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Exposure to occupational hazards and risk of sinonasal epithelial cancer: results from an extended Italian case–control study
  1. Angelo d’Errico1,
  2. Jana Zajacova2,
  3. Anna Cacciatore2,
  4. Santo Alfonzo2,
  5. Fabio Beatrice3,
  6. Fulvio Ricceri1,4,
  7. Guido Valente5
  1. 1Epidemiology, Local Health Unit ASL TO3, Piedmont Region, Grugliasco (TO), Italy
  2. 2Occupational Health and Safety Department, Local Health Unit CN1, Saluzzo, Cuneo, Italy
  3. 3Otolaryngology (ENT) Unit, San Giovanni Bosco Hospital, Turin, Italy
  4. 4Department of Clinical and Biological Sciences, Universita degli Studi di Torino, Orbassano, Torino, Italy
  5. 5University of Oriental Piedmont, Department of Translational Medicine, Novara, Italy
  1. Correspondence to Dr Fulvio Ricceri, Department of Clinical and Biological Sciences, Universita degli Studi di Torino, Orbassano, 10095 Torino, Italy; fulvio.ricceri{at}


Objectives There is sufficient evidence for a causal association of sinonasal epithelial cancers (SNEC) only for exposure to wood and leather dusts, nickel compounds and employment in isopropyl alcohol production. The aim of this study was to assess whether other occupational hazards are associated with the risk of SNEC for the main histologic types, namely adenocarcinoma (AD) and squamous cell carcinoma (SCC).

Methods The study population included 375 incident SNEC cases collected from 1996 to 2014 (79% of all diagnosed SNEC) throughout the Piedmont region by the regional Sinonasal Cancer Registry, and 408 hospital controls. Exposure to 17 occupational agents was assigned through expert assessment based on interviews to the subjects on jobs held throughout their working life. The relationship of SNEC with ever and cumulative exposure to the hazards was assessed through unconditional logistic regression models adjusted for age, sex, area of residence, smoking habit, year of enrolment and coexposures.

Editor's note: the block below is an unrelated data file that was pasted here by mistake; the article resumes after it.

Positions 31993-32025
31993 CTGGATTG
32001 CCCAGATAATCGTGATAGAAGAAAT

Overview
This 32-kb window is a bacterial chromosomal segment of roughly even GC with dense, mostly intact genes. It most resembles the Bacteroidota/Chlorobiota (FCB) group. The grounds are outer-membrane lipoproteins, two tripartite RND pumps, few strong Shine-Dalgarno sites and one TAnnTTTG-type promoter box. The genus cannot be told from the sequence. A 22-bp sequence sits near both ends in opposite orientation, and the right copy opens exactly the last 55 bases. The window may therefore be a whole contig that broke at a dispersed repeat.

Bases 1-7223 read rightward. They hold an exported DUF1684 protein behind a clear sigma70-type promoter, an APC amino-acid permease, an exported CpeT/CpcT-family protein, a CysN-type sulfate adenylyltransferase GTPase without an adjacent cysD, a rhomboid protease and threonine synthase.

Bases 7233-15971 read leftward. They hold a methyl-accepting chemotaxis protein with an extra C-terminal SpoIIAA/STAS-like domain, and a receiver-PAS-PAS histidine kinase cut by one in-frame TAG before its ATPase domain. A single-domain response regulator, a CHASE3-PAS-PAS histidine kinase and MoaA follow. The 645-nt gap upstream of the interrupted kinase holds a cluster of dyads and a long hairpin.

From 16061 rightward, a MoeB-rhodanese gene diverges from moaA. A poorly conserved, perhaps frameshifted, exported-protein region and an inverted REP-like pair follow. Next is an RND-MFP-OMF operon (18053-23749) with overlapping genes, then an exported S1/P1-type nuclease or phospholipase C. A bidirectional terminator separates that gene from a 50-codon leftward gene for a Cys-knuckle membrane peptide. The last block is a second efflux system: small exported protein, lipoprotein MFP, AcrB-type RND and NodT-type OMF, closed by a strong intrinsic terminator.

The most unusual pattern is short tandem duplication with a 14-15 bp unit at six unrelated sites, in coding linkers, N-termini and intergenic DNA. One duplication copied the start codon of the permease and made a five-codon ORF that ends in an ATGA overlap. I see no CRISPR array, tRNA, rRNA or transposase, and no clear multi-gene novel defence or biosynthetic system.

Results AD was associated with both ever and cumulative exposure to wood dust, leather dust and organic solvents, and with cumulative exposure to textiles dusts. SCC risk was significantly increased by ever exposure to nickel, chromium and welding fumes, as well as by cumulative exposure to welding fumes, arsenic and organic solvents. A mixed group of other histological types was associated with both ever and cumulative exposure to wood dust and textile dusts.

Conclusions The associations of SNEC with wood dust, leather dust and nickel were confirmed, while some new associations were observed for other hazards, which merit further investigation.

  • epidemiology
  • cancer
  • respiratory
  • retrospective exposure assessment
  • wood dust
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  • Contributors Ad and GV conceived the study. Ad, JZ and FR performed the statistical analysis. JZ, AC, SA and FB contributed in data collection and standardisation. Ad, FR and GV supervised the study. Ad wrote the first draft of the manuscript. All authors gave sostantial contribution in revising the final version of the manuscript.

  • Funding The authors have not declared a specific grant for this research from any funding agency in the public, commercial or not-for-profit sectors.

  • Competing interests None declared.

  • Patient consent for publication Not required.

  • Ethics approval The study received approval by the Joint Ethical Committee of the Local Health Units CN1, CN2, AT, located at 'S. Croce e Carle' hospital, Cuneo, Italy.

  • Provenance and peer review Not commissioned; externally peer reviewed.

  • Data availability statement No data are available. For ethical reasons, our ethical committee does not allow open/public sharing of individual data. Aggregated data are available to other researchers, on request. Requests may be sent to the corresponding author.

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